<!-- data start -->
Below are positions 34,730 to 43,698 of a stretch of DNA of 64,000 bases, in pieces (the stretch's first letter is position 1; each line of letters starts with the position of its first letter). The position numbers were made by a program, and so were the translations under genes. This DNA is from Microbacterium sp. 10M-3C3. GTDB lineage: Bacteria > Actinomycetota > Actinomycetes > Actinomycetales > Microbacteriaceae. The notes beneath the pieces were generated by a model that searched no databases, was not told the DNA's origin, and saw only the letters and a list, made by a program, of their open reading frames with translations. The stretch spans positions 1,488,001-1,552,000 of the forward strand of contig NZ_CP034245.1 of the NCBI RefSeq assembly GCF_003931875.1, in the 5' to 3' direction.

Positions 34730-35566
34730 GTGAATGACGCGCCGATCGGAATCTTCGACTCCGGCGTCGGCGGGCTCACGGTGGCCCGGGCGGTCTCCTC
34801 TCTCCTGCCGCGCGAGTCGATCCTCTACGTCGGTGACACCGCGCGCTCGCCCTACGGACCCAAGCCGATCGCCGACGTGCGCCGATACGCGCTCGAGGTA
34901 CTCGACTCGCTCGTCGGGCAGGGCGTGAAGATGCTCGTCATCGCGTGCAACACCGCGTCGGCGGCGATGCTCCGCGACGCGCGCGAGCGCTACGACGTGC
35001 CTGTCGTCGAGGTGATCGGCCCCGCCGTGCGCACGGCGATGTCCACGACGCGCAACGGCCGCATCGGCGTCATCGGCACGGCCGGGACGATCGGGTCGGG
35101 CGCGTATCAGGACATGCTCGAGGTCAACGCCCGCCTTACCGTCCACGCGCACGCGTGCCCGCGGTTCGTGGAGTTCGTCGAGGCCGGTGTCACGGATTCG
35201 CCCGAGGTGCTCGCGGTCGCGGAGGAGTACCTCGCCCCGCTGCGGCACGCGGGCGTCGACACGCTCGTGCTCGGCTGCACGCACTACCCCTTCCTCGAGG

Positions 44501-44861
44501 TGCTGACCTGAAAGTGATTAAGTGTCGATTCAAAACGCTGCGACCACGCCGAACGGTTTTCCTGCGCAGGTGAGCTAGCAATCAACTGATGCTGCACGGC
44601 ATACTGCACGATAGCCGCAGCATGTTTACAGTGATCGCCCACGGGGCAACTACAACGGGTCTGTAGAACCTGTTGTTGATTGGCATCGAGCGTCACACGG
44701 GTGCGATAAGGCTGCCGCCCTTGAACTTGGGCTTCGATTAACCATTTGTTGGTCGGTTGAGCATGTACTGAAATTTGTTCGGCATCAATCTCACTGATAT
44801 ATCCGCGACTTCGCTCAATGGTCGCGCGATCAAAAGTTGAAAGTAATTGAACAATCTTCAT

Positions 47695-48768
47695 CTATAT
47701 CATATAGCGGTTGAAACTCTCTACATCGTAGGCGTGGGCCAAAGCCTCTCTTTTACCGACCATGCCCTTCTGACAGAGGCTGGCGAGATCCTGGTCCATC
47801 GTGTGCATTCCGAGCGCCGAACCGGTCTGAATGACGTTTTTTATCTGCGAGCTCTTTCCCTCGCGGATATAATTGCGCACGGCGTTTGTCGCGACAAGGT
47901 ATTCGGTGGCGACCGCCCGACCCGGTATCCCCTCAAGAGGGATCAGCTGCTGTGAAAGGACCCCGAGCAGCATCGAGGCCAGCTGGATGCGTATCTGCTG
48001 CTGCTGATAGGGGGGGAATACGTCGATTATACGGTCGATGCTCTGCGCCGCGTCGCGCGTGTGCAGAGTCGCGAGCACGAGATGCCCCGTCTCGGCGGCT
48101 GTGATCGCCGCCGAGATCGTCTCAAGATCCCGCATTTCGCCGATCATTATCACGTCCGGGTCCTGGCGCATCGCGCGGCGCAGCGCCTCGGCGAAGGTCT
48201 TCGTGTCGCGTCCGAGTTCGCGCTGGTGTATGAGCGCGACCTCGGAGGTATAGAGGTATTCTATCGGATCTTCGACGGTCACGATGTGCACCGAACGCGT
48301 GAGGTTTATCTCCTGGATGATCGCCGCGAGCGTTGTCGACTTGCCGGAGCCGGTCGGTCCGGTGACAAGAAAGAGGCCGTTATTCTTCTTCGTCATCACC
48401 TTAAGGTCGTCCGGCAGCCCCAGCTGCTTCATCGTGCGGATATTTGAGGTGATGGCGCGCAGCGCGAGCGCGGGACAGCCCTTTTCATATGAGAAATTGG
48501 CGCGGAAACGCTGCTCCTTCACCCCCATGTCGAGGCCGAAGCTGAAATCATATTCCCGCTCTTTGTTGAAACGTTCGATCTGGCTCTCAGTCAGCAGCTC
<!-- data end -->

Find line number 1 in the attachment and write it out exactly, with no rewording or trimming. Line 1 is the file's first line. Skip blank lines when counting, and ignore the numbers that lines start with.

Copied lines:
Below are positions 34,730 to 43,698 of a stretch of DNA of 64,000 bases, in pieces (the stretch's first letter is position 1; each line of letters starts with the position of its first letter). The position numbers were made by a program, and so were the translations under genes. This DNA is from Microbacterium sp. 10M-3C3. GTDB lineage: Bacteria > Actinomycetota > Actinomycetes > Actinomycetales > Microbacteriaceae. The notes beneath the pieces were generated by a model that searched no databases, was not told the DNA's origin, and saw only the letters and a list, made by a program, of their open reading frames with translations. The stretch spans positions 1,488,001-1,552,000 of the forward strand of contig NZ_CP034245.1 of the NCBI RefSeq assembly GCF_003931875.1, in the 5' to 3' direction.